American Staffordshire Terrier Dog Breed Information and Personality Traits

An incredibly trustworthy dog, the American Staffordshire terrier is playful, gentle and tolerant. The breed is good with children and other animals, but not necessarily other dogs.

American Staffordshire Terrier at a glance
The American Staffordshire Terrier Dog Breed

The American Staffordshire terrier is a bundle of muscles in an agile package.

Size:

Weight Range:

Male: 50-70 lbs.
Female: 45-60 lbs.

Height at Withers:

Male: 19 in.
Female: 18 in.

Expectations:

Exercise Requirements: 20-40 minutes/day
Energy Level: Average
Longevity Range: 12-14 yrs.
Tendency to Drool: Low
Tendency to Snore: High
Tendency to Bark: Low
Tendency to Dig: High
Social/Attention Needs: High

Coat:

Length: Short
Characteristics: Flat
Colors: Any color, solid, parti or patched
Overall Grooming Needs: Low

Club Recognition:

AKC Classification: Terrier
Prevalence: So-so

The American Staffordshire terrier is a bundle of muscles in an agile package.

Every inch the athlete, this breed has remarkable strength. Despite its brawn, it is quick and nimble. The broad head with powerful jaws can be intimidating, but fortunately the face usually bears a happy expression and is usually followed by a wagging tail that is short, but not docked. Although the ears may be cropped, it is preferred that they be left in their natural rose shape. This dog is heavy for its size, weighing in at about 45 to 70 pounds (20 to 32 kilograms). It stands between 17 and 19 inches tall. The coat is short and sleek. Any color is acceptable, although a coat with more than 80 percent either white, black and tan, or liver are least preferred.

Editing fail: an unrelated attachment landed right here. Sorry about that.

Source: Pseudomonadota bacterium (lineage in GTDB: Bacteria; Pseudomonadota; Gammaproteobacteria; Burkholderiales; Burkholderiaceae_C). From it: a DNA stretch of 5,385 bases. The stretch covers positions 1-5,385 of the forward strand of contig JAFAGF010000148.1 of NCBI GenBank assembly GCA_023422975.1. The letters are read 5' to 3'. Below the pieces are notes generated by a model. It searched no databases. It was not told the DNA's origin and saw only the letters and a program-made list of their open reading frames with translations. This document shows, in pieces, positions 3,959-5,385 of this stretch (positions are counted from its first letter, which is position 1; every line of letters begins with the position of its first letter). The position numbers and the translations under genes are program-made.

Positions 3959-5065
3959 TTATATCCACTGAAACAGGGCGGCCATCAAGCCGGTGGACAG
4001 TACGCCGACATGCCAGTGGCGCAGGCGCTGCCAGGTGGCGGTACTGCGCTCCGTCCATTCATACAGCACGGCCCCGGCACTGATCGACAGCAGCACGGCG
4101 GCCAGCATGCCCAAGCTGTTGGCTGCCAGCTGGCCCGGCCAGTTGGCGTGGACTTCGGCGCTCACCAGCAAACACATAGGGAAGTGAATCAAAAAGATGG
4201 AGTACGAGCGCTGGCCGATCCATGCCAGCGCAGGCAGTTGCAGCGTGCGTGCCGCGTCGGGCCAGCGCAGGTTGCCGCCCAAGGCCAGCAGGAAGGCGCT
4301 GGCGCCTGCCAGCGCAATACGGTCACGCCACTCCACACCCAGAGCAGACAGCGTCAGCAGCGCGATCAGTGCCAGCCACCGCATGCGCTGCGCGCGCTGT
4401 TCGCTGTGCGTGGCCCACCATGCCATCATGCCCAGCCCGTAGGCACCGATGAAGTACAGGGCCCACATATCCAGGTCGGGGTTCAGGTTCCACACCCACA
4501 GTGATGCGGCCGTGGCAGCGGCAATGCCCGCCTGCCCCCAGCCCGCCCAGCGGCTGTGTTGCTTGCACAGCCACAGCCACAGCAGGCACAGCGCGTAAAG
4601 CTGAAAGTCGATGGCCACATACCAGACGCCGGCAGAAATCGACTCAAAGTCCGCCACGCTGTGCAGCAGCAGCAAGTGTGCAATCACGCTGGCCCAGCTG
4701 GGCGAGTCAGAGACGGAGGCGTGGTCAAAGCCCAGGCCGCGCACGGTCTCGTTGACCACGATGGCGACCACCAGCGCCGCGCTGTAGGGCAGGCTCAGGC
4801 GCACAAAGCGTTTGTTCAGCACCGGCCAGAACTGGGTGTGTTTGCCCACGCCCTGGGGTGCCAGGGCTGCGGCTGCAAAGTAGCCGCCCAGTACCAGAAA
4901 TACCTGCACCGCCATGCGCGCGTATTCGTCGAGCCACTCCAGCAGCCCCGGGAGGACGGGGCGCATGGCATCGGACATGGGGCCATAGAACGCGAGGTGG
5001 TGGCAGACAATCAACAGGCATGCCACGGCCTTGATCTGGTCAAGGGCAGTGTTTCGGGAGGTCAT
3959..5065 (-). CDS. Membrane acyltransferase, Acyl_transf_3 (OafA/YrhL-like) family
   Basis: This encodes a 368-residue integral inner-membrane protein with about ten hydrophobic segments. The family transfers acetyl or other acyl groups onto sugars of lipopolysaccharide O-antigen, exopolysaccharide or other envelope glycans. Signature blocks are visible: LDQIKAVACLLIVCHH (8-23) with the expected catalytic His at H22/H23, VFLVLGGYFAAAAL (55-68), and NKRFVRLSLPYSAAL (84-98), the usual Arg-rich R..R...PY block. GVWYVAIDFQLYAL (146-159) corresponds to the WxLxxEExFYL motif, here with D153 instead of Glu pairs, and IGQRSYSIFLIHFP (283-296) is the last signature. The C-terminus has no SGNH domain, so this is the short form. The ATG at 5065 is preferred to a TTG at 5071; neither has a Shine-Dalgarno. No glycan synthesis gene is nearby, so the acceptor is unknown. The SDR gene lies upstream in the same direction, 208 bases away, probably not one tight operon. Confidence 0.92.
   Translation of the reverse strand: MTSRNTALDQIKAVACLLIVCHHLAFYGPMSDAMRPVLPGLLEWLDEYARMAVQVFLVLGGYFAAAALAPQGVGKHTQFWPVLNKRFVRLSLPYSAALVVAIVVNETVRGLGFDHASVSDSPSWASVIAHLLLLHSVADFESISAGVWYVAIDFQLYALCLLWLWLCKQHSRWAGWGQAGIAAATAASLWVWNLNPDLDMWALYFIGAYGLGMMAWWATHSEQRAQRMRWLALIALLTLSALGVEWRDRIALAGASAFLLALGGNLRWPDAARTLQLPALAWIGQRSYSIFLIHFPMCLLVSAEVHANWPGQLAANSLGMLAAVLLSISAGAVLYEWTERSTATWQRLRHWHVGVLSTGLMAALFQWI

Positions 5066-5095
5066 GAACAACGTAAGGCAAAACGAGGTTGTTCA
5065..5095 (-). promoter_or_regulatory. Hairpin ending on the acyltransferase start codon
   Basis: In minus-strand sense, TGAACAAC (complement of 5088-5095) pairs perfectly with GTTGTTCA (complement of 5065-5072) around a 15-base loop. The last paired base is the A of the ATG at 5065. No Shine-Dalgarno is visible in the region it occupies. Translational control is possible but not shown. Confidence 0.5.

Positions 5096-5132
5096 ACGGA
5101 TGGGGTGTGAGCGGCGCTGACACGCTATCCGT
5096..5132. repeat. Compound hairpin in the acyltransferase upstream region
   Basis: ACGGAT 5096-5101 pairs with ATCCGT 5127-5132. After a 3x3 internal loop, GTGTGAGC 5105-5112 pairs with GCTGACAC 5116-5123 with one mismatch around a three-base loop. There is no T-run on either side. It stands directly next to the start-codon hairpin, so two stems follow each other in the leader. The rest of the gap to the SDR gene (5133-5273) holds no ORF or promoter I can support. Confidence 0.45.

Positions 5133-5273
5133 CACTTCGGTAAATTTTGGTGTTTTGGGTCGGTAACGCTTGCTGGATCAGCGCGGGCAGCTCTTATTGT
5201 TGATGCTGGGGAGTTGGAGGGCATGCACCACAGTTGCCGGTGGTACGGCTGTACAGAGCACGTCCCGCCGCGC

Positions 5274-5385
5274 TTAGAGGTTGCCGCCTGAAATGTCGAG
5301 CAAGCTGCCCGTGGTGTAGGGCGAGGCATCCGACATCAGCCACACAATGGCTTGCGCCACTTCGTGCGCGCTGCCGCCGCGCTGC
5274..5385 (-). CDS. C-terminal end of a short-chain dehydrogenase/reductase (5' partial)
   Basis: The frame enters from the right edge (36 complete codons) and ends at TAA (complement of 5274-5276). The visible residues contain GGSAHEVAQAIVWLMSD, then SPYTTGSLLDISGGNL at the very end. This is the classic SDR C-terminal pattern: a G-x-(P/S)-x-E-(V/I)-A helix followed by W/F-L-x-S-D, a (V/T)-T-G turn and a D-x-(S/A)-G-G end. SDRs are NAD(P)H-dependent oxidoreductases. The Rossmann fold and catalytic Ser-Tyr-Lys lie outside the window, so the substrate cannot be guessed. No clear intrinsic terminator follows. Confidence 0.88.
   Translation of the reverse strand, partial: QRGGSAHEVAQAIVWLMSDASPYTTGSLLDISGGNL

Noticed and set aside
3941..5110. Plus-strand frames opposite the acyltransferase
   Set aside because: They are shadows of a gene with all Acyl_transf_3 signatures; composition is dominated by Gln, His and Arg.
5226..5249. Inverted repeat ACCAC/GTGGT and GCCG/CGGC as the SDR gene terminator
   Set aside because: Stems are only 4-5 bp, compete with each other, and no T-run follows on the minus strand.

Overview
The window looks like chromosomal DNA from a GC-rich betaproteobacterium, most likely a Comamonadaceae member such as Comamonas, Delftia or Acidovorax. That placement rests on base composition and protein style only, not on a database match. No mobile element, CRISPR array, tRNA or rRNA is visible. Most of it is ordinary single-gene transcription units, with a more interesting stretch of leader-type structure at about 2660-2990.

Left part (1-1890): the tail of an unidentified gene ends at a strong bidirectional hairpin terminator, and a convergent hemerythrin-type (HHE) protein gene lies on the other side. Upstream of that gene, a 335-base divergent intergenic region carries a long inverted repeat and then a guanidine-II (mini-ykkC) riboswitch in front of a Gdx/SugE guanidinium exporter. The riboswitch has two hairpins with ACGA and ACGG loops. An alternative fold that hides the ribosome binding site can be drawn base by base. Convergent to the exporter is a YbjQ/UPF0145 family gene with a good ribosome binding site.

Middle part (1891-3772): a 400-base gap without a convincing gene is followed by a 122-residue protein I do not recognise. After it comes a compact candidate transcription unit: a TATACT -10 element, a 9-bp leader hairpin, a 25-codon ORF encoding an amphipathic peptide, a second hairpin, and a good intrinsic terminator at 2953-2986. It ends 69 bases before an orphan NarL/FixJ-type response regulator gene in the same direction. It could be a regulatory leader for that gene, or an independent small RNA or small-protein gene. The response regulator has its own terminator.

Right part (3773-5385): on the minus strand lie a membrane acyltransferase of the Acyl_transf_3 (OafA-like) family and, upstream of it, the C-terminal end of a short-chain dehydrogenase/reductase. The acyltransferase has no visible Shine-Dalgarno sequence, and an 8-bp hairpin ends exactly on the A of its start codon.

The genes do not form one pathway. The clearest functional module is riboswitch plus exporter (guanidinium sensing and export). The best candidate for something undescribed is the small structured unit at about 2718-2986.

Personality:

Responsible breeders have focused on creating a dog with a sound, reliable temperament around humans. That breeding history is why many AmStaffs (as their friends call them) have incredibly trustworthy temperaments with their families. The average AmStaff is playful, gentle and tolerant. Most well-socialized AmStaffs are good with children, but as with any dog, AmStaffs and children should always be supervised when together. Interaction with other animals, especially other dogs, should be closely monitored.

The AmStaff wasn't meant to be a hop-to-it obedience whiz, and he isn't. If you try to force him, he will always win. If you try to make it a game, he will always play, and you will both win. Despite its tough dog persona the AmStaff is a breed that loves to love.

Living With:

This breed needs a vigorous daily workout, along with some mind games, in order to be at its best. A good long run or a rollicking game of ball is a great way to bond with an American Staffordshire terrier. Obedience training is also good mental exercise.

Its short coat makes it unsuited as an exclusively outdoor dog, and besides, this breed wants to be a part of all family activities. Coat care could not be easier: simply wash and wear.

History:

In the late 1800s, these dogs were brought to America for use as farm dogs, where a slightly larger version than its English counterpart was preferred. AmStaffs became extremely popular as family pets by the 1930s; one of the most beloved was Pete the Pup (Petey) of Our Gang (The Little Rascals) fame. This American version eventually was registered in 1936 as the Staffordshire terrier (changed in 1972 to the American Staffordshire terrier).

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